Several moments pass before he begins. “Your husband was shot, but he’s alive. He was involved in an exchange of gunfire.” That’s all he’ll offer her. The cop grabs a phone sitting in the middle of the table and slides it toward her. “Call your family and let them know what’s happening. I can’t put out a press release until your relatives have been notified.”

She reaches for her purse to get her address book out, then realizes she forgot to bring the purse in all the commotion. Her mind spinning out of control, she tries to remember a family phone number. Tony, yes, my brother, I’ll call him. She manages to dial the number on the first try.

It’s almost two in the morning. “I told you not to call here anymore.” Click, the line goes dead.

“Tony . . . Tony!” the woman screams into the phone. She would find out later that her brother was having problems with prank callers late at night and thought her call was another of those pranks. She dials again and the phone rings, unanswered.

“Try another number,” says the cop in a gray, monotone voice.

Holding her head in her hands she tries to recall another number as her world crumbles around her. Lord, we’re just beginning. We have two small babies, please don’t take him - we need him. She calls her other brother who picks up on the second ring. “I’m at the hospital, John’s been shot.”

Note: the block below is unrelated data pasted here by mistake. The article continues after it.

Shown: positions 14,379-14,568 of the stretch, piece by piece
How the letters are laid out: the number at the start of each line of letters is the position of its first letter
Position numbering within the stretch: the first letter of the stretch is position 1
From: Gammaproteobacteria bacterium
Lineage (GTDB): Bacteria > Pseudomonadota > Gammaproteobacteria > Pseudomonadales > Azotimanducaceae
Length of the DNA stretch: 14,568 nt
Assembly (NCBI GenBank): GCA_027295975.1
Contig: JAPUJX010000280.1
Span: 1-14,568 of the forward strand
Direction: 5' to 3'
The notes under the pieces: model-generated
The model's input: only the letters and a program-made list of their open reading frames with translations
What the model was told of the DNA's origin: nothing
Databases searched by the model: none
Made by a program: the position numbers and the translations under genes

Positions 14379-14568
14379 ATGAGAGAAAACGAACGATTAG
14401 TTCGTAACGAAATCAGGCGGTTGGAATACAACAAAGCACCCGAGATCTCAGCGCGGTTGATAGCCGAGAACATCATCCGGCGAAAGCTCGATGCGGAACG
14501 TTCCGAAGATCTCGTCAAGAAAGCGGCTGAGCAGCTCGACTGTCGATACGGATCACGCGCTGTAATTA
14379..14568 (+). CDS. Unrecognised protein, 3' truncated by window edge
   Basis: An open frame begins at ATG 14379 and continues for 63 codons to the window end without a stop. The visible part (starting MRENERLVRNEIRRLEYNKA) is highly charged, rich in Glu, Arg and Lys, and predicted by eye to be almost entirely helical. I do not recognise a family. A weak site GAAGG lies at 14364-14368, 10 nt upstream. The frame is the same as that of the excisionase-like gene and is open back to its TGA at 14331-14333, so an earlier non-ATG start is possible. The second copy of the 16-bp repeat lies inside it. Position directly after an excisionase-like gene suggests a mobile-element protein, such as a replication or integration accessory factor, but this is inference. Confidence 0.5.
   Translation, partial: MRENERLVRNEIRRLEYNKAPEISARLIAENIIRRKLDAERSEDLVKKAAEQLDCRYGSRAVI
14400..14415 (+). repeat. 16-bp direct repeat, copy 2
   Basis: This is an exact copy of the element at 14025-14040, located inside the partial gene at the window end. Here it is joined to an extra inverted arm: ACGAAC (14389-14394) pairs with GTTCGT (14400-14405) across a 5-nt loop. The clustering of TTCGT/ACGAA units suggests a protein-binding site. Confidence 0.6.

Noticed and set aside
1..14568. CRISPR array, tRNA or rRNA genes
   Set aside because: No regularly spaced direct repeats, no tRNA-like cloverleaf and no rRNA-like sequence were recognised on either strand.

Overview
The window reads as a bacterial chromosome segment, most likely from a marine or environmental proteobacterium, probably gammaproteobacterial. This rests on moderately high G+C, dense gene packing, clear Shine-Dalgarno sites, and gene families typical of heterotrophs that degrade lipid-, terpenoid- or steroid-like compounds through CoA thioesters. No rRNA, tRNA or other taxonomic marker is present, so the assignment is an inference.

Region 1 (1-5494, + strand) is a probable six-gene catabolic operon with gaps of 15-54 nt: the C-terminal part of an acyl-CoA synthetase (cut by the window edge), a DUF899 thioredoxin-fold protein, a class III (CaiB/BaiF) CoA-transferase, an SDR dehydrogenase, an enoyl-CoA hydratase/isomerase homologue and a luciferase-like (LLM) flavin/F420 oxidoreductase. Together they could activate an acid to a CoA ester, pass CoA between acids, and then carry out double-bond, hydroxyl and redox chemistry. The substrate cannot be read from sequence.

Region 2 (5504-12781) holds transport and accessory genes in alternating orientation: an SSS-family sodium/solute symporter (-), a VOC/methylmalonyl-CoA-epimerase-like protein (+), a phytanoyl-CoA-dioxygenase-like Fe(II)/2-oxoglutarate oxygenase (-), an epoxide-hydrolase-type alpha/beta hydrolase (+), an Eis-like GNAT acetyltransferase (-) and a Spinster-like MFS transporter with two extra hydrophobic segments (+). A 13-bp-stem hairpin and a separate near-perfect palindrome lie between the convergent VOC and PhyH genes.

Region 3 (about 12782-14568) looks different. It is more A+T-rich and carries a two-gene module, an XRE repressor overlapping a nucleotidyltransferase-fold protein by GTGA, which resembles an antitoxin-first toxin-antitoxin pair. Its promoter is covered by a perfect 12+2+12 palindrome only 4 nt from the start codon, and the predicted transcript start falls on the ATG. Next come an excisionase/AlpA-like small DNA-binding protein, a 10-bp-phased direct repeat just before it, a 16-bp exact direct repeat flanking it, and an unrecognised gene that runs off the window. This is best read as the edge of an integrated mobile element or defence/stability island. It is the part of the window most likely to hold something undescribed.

“Chris, is that you?”

“Yes. I need help.”

“I’m on the way,” he responds. “I’ll make some calls first.”

Hearing a family member’s voice infuses a bit of strength back into her shattered soul. She remembers the phone number for her husband’s father. “Mr. Wills, please hurry, John has been shot,” she blurts out.

A nurse barges into the room. “Mrs. Wills?”


“I need you to sign these papers allowing us to operate on your husband and administer blood as needed.” Signing without seeing she hands the papers back to the nurse. “Come with me, I’ll take you to see your husband.”

The ER is filled with uniforms - cops, doctors, nurses - all talking at once and moving in ten different directions. The nurse leads her to a curtain that she quickly pulls aside. “You have a couple of minutes.”

Tubes, monitors, discarded bloody swabs, his torn, bloodied uniform shirt lying on the floor - among all of it: her husband.  He sees her. “Sorry, Honey, I didn’t mean for this to happen,” he sheepishly says.

“But what happened . . . how?”

The doctor walks up and interrupts. “Are you the wife?”


“We’re going to get him stabilized first and then operate in about five hours. Go home and come back later. He’s going to go to sleep right now.” In just a few seconds, he closes his eyes after the doctor administers the drug.

The nurse leads her out to where the detectives are waiting. They take her home where she showers and makes arrangements for the babies to be watched while she stays by his side at the hospital. Her home is filled with people - family, neighbors, cops - no time to visit. She’s driven, knows the task that lies ahead.